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Are Party Elites More Responsive to Voters? Issue Strategies in the Party Hierarchy

Elections
Elites
Political Competition
Political Parties
Representation
Campaign
Laurenz Ennser-Jedenastik
University of Vienna
Laurenz Ennser-Jedenastik
University of Vienna
Martin Haselmayer
Universität Konstanz
Lena Maria Huber
University of Vienna

Abstract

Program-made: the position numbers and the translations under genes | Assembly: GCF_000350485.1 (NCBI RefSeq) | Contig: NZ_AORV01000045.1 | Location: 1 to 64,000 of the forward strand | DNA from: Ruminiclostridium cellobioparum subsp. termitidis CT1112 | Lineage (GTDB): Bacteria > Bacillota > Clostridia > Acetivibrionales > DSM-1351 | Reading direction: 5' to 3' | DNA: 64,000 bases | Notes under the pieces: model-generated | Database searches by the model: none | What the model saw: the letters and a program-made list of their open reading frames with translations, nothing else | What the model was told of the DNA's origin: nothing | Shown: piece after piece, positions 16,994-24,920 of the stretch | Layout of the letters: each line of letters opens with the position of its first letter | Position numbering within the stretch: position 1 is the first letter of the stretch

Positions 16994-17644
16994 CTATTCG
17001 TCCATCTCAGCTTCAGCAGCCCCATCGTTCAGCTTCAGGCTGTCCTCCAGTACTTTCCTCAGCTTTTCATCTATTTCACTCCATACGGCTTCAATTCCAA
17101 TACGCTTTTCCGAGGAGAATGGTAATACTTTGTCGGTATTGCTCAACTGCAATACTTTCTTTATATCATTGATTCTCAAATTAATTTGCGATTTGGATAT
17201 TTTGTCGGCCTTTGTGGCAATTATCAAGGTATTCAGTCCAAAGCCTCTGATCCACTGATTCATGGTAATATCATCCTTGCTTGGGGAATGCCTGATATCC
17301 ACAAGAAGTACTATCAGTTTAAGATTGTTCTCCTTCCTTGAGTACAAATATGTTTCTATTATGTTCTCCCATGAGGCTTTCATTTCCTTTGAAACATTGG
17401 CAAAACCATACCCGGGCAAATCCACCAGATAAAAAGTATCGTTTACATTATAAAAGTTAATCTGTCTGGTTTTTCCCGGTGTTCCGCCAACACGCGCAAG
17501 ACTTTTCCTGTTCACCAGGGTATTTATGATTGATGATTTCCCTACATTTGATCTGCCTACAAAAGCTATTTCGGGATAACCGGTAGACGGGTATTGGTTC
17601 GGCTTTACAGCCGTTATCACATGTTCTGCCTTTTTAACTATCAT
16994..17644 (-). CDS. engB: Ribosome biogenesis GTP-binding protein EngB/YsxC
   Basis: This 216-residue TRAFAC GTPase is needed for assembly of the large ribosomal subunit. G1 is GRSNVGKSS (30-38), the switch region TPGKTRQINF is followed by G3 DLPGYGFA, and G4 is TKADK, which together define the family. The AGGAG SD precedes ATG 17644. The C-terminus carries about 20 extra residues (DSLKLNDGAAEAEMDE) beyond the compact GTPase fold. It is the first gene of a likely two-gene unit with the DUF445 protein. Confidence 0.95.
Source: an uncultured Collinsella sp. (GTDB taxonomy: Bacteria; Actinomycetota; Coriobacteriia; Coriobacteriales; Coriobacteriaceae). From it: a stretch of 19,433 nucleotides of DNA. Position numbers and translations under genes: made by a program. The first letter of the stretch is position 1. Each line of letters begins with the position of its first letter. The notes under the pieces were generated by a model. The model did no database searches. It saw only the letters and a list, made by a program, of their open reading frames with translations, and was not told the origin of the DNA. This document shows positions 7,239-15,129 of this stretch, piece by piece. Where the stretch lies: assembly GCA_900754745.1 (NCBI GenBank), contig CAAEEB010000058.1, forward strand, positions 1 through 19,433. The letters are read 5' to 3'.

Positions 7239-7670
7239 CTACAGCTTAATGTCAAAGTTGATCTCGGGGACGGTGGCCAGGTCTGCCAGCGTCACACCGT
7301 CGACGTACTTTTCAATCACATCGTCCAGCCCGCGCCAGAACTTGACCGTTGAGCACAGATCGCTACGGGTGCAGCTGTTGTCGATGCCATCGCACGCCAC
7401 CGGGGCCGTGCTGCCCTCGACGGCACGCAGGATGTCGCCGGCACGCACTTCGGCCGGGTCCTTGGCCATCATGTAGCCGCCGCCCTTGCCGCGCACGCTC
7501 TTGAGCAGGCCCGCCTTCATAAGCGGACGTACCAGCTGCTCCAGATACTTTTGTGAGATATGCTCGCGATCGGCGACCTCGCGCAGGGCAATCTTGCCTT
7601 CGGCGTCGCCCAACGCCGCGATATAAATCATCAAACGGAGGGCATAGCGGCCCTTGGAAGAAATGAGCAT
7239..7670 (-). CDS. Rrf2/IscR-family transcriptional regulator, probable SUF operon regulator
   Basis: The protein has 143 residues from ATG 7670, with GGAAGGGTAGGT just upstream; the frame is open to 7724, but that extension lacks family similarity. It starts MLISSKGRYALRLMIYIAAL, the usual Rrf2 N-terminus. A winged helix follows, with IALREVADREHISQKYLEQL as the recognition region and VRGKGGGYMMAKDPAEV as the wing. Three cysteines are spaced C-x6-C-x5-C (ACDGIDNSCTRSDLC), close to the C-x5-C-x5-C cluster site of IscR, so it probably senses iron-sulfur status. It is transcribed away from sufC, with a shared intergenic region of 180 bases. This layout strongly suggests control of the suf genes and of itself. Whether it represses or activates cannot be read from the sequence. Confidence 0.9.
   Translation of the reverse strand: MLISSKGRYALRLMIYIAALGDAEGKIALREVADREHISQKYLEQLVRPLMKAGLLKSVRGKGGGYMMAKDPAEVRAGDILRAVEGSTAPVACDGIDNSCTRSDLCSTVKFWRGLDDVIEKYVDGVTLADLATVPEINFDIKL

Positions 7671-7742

We combine the recent literature on issue competition and work on intra-party preference heterogeneity to advance a novel theoretical argument. Starting from the premise that party elites and non-elites have different motivations and incentives, we conjecture that party elites should be more likely to respond to voters’ most pressing issue concerns (riding the wave), whereas non-elites should be more likely to address a party’s core issues (issue ownership). We test this claim by linking public opinion data to manually coded information on 10,000 press releases issued by several hundred elite and non-elite actors across five election campaigns in Austria between 2006 and 2019. Our analysis accounts for self-selection into elite roles by exploiting transitions into and out of elite status across the five elections. We are thus able to present the first empirical evidence on how issue strategies vary within party hierarchies.